Biden’s Student Loan Debt Cancellation Plan

On August 24, 2022, Biden’s three-part plan to counter skyrocketing student loan debt was announced. This plan includes targeted debt relief, a student loan system which helps protect borrowers, and prevents colleges raising costs. More specifically, the plan will allow people to cancel up to 20,000 dollars in debt due to financial burdens caused by the pandemic and lower monthly payments on loans; the loan repayment pause will continue until December 21, 2022.

Now that the plan has been proposed the real challenge begins. The policy has to now face potential legal battles and lawsuits from loan servicers and lawmakers who claim that they stand to lose from this plan. These problems are what halted a debt relief program last year that aimed to help farmers who are socially disadvantaged.

Though the plan will face challenges it is widely supported by those who view it as a way to bridge the racial wealth gap, especially now that the amount of student loans has gone up 20% in the last 19 years. Some benefits of this cancellation are the addition of jobs and the growth of our GDP. There are others who claim that student debt cancellation is regressive and are concerned about how much money it is using. To this Biden says “Last year, we cut the deficit by more than $350 billion. This year, we’re on track to cut it by more than $1.7 trillion by the end of this fiscal year. The single-largest deficit reduction in a single year in the history of America. — There is plenty of deficit reduction to pay for the programs.” Still there are people who have issues with the fairness of the plan. “I believe it is fundamentally unfair, particularly if you think about all those Americans out there and those families, many of whom never had the opportunity to go to college or those who did and paid — paid their loans down already, paid them back, or their parents pinched pennies and made it possible for them to get through college,” said Senator John Thune.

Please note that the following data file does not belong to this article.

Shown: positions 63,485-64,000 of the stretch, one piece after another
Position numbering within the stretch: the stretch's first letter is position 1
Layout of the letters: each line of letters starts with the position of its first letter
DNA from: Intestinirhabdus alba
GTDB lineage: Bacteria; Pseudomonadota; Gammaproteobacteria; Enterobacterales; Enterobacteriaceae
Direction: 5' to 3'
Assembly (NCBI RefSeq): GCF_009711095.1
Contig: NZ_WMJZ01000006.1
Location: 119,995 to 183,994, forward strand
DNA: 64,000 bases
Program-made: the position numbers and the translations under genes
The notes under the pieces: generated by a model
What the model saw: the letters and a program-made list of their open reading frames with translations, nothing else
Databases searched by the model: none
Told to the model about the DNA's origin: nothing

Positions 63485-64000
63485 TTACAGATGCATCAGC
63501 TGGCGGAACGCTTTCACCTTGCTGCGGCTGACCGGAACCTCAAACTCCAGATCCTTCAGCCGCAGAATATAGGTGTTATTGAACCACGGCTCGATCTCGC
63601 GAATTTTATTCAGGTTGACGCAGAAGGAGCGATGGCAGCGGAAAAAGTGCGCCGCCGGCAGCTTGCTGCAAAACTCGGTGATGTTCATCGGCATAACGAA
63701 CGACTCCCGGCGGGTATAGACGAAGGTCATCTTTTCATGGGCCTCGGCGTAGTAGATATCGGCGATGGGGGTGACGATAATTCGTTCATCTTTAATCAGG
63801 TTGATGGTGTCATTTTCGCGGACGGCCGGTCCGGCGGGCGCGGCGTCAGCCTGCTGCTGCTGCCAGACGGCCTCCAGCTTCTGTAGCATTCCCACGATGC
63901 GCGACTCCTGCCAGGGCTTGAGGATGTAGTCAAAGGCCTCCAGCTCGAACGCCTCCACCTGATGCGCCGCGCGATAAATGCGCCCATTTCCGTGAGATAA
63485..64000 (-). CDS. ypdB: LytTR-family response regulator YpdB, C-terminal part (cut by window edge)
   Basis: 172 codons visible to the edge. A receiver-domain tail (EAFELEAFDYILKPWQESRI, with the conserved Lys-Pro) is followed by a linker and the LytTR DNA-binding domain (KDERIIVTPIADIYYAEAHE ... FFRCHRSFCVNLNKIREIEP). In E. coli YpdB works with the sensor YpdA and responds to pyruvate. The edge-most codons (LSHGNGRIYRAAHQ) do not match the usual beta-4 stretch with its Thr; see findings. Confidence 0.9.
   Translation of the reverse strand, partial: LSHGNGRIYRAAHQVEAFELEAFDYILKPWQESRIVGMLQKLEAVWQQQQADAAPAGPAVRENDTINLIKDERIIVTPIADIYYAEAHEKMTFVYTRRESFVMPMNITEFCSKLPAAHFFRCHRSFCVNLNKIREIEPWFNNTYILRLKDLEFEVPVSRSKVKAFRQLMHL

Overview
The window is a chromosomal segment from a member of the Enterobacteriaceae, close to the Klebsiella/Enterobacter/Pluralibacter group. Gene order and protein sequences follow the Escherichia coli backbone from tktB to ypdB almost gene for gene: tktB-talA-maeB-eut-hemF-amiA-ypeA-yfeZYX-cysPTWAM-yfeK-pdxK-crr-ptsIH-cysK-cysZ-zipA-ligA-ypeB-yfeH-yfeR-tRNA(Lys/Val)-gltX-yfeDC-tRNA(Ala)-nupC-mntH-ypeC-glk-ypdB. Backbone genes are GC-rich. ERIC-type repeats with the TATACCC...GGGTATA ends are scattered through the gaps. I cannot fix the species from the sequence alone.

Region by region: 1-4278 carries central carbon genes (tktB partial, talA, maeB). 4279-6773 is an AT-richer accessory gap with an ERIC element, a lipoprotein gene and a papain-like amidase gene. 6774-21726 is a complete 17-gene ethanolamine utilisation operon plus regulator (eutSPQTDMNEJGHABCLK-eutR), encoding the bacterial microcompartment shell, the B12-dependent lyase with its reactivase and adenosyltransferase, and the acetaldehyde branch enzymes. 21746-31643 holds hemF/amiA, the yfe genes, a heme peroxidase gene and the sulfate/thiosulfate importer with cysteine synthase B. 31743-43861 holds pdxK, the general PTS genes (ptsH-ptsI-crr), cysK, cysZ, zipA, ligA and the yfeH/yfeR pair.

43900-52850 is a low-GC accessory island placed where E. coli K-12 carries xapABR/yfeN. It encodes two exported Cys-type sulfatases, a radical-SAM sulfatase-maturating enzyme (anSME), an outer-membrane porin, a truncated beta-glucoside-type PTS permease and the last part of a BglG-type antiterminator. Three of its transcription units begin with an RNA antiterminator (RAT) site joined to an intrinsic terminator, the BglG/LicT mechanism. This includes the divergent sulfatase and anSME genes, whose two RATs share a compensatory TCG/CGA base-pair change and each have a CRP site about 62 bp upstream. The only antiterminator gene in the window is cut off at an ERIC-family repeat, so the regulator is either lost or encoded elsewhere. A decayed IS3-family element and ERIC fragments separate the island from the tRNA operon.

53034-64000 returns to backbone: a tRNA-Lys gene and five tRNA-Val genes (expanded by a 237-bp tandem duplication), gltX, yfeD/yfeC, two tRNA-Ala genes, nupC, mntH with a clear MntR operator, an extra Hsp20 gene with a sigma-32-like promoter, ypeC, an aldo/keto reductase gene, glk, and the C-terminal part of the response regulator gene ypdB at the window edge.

This plan has many obstacles in its path. If it succeeds, over 40 million borrowers could apply for this plan, and 20 million could cancel all of their remaining debt. No lawsuit has been filed, but some resistance is expected with GOPs and senators connected to the Heritage Foundation planning on blocking this program. Despite this, borrowers are still expected to be able to apply in October and some can even get their loans automatically cleared.